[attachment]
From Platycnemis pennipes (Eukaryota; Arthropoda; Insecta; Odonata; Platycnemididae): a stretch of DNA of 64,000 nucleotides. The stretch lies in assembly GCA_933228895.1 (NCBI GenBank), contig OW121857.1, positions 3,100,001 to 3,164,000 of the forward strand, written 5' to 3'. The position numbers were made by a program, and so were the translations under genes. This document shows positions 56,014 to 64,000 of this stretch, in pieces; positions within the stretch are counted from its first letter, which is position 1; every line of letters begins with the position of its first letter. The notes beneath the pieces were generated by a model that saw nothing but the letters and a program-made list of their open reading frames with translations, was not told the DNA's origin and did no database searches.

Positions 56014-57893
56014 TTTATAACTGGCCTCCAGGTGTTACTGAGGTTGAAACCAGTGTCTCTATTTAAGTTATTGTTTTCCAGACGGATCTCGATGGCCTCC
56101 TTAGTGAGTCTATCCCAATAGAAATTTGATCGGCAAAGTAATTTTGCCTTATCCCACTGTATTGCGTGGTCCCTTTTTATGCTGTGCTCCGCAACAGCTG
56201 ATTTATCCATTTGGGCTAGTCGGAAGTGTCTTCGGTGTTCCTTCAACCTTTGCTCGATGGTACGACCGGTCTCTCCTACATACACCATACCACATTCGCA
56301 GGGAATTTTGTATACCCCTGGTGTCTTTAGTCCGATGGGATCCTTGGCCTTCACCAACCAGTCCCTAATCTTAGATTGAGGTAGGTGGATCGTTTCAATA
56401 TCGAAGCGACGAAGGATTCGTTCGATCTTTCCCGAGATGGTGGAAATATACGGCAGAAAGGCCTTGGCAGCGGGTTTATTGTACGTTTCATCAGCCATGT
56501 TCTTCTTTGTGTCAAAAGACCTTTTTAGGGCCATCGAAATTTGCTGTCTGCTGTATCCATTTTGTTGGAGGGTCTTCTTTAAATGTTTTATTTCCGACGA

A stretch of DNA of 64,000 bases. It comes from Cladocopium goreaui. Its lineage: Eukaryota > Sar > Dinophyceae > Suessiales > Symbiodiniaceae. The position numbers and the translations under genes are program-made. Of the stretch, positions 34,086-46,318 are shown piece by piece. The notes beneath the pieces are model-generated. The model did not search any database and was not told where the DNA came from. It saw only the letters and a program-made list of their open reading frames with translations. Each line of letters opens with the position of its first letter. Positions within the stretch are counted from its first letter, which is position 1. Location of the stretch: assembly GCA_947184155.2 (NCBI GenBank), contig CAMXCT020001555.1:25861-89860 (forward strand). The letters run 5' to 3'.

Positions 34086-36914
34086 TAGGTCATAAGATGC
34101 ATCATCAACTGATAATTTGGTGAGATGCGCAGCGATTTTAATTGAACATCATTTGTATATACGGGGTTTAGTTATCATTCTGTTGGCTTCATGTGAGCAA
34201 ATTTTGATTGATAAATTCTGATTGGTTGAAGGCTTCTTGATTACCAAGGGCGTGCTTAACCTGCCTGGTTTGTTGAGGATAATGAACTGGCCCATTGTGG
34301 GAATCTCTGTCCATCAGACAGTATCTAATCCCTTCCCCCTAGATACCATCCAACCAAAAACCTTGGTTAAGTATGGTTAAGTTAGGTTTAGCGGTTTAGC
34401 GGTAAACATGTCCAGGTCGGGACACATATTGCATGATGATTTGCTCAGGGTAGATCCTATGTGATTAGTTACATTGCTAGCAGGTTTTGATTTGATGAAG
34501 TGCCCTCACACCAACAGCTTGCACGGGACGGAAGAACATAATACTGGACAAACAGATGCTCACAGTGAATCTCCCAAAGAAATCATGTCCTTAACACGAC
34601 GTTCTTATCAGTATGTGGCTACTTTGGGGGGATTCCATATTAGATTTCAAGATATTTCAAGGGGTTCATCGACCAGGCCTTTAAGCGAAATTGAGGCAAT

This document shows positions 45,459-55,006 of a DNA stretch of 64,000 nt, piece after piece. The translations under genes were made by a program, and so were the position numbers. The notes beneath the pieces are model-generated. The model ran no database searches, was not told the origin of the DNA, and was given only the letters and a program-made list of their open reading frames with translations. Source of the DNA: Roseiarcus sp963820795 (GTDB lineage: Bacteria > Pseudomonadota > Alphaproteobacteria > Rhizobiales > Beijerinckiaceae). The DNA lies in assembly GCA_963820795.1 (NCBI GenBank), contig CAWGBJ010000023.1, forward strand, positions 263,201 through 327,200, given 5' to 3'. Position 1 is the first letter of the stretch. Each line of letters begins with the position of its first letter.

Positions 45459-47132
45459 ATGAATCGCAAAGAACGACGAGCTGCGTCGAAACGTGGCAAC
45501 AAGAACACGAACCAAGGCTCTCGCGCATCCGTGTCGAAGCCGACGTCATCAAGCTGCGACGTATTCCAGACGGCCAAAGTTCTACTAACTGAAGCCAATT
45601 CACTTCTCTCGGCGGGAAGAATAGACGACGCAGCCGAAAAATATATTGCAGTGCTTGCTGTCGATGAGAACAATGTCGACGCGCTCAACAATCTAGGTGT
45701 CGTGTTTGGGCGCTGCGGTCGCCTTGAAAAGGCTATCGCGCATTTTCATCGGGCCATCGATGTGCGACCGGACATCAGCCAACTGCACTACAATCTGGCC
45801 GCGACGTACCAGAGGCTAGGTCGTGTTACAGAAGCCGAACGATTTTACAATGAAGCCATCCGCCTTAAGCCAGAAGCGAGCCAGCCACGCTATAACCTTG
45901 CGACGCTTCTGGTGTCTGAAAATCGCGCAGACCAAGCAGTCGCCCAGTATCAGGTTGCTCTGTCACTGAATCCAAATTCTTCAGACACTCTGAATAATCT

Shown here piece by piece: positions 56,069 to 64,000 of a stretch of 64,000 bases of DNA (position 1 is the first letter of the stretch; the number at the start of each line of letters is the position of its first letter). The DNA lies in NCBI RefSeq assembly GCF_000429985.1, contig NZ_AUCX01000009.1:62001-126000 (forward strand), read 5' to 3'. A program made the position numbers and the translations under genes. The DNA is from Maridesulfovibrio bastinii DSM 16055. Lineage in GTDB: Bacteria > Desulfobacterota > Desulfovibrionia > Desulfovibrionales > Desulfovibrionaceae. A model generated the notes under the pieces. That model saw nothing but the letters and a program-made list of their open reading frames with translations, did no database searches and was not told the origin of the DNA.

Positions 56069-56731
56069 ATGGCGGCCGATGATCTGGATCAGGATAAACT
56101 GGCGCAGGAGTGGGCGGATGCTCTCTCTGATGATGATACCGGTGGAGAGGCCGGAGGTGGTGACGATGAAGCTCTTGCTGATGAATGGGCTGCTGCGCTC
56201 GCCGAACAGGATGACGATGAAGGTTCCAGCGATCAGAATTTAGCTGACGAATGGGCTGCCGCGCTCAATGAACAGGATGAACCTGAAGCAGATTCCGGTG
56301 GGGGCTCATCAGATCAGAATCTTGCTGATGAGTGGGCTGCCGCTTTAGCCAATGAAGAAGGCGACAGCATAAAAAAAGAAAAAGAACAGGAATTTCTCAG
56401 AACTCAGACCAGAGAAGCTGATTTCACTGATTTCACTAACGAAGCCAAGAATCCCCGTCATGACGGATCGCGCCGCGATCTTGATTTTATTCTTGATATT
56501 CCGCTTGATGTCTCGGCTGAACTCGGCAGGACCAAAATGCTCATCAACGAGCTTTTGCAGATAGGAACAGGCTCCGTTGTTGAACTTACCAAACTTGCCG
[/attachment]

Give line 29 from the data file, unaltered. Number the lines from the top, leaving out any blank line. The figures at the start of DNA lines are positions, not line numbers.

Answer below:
56101 GGCGCAGGAGTGGGCGGATGCTCTCTCTGATGATGATACCGGTGGAGAGGCCGGAGGTGGTGACGATGAAGCTCTTGCTGATGAATGGGCTGCTGCGCTC